Articles - Global economic growth and recovery to accelerate

 Falling commodity prices and resilience in risky assets signal that the current economic consolidation phase will give way to a renewed global acceleration in the second half of 2013, according to ING Investment Management (ING IM).

 Valentijn van Nieuwenhuijzen, Head of Strategy at ING Investment Management said: "The combination of falling commodity prices and risky asset resilience is exactly the opposite of what we have been seeing at the start of downturns in global growth over the past three years. This, in a nutshell, is why we remain positive on the global cycle.

 “Our view remains that the current constellation of the global economy can best be thought of as resulting from a set of persistent tailwinds and temporary headwinds. The latter comprises US fiscal tightening, distortions introduced by the unusually cold weather in March, waxing and waning political uncertainty in various regions and some renewed question marks about cyclical momentum in China and Emerging Market space in general.”

 ING IM highlights that the tailwinds include the structural shift in central bank reaction functions towards a bigger relative emphasis on growth and/or financial stability. The investment manager believes that this has been a powerful driver behind the resilience in risk appetite in financial markets. Furthermore, the combination of a more growth-friendly central bank and easier financial conditions has also positively affected corporate willingness to spend.

 Looking at commodities, the decline in prices amounts to a transfer of real income from commodity producers to commodity consumers. ING IM states that, since consumers have a higher marginal propensity to spend, this is undoubtedly a positive for global growth.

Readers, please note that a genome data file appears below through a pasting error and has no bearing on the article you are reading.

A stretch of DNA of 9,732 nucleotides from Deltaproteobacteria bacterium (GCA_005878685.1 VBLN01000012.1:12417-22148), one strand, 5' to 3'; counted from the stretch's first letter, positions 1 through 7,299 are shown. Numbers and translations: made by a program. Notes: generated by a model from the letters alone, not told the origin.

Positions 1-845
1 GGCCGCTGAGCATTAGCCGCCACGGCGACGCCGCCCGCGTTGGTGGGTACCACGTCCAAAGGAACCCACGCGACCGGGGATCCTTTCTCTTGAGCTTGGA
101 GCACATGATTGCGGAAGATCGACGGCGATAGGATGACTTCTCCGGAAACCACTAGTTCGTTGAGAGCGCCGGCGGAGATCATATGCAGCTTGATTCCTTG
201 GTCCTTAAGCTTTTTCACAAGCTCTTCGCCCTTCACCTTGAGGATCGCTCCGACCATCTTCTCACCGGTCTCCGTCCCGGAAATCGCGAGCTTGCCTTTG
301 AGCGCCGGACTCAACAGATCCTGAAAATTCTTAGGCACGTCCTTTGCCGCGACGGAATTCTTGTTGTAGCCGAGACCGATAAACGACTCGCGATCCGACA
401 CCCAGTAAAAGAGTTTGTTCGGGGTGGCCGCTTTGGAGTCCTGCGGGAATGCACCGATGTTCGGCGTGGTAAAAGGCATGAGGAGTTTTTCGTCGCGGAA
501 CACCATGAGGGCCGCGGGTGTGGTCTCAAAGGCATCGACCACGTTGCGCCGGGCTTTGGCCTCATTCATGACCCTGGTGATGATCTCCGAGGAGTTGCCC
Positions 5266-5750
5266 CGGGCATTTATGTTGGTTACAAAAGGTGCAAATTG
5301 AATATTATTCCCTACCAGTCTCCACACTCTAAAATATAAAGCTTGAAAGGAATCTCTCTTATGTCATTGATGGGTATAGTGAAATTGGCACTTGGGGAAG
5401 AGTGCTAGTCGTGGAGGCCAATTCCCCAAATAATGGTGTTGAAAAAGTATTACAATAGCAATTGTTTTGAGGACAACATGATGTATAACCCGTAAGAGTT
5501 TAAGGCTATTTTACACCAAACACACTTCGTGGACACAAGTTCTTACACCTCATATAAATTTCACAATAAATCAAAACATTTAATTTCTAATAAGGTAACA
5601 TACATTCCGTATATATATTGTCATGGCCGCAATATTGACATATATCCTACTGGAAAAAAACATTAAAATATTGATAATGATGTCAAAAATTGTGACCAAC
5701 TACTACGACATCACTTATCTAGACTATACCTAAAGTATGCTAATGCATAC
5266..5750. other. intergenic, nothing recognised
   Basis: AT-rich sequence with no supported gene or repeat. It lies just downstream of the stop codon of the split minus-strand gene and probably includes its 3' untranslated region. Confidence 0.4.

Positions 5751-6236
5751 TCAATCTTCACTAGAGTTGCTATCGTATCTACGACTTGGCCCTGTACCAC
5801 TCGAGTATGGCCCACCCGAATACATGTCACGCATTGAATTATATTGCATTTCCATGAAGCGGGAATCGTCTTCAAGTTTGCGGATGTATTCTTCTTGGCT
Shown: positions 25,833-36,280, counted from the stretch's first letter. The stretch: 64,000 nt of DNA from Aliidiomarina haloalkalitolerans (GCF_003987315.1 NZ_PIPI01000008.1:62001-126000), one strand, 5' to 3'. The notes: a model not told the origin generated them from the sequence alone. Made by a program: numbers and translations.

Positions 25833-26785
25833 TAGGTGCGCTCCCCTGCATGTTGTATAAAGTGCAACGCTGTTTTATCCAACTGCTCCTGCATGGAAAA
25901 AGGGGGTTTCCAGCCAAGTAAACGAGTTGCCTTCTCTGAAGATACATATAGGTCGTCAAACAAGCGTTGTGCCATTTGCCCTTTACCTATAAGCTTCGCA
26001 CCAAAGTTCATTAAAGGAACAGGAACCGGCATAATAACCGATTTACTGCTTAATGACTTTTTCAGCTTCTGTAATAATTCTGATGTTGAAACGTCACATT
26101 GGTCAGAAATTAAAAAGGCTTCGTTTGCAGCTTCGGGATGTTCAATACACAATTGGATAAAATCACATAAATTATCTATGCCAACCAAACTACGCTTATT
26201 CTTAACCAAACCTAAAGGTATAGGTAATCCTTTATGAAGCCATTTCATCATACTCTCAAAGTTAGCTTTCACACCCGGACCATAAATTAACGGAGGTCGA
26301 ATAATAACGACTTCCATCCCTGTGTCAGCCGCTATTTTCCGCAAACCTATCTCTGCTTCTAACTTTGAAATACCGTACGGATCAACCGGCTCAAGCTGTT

Valentijn continues: “The decline in commodity prices amounts to a transfer of real income from commodity producers to commodity consumers. Since the latter have a higher marginal propensity to spend, this is undoubtedly a positive for global growth. These days one frequently hears that markets are ‘running ahead’ of the fundamentals as rising risk appetite goes hand in hand with a soft patch in global momentum. In a way, this is simply how the monetary transmission mechanism works.”

 ING IM explains that easier monetary policy - which is a response to softer growth - induces more accommodative financial conditions leading to an acceleration in growth momentum via positive wealth, cost of capital and confidence effects, albeit with long and variable lags.

 Valentijn concludes: “Over the past five years, a multitude of large, and often political, shocks vastly overwhelmed the positive effects exerted by monetary policy.

 “The initial increase in private sector confidence that sparked a rally in risky assets was often not validated and, as a result, the markets and the economy were thrown right back to where they started. Presently, there is still no evidence of the kind of disruptive shock. Hence, we believe that the improvement in private sector and market expectations seen since the summer of last year will be validated this time around.”

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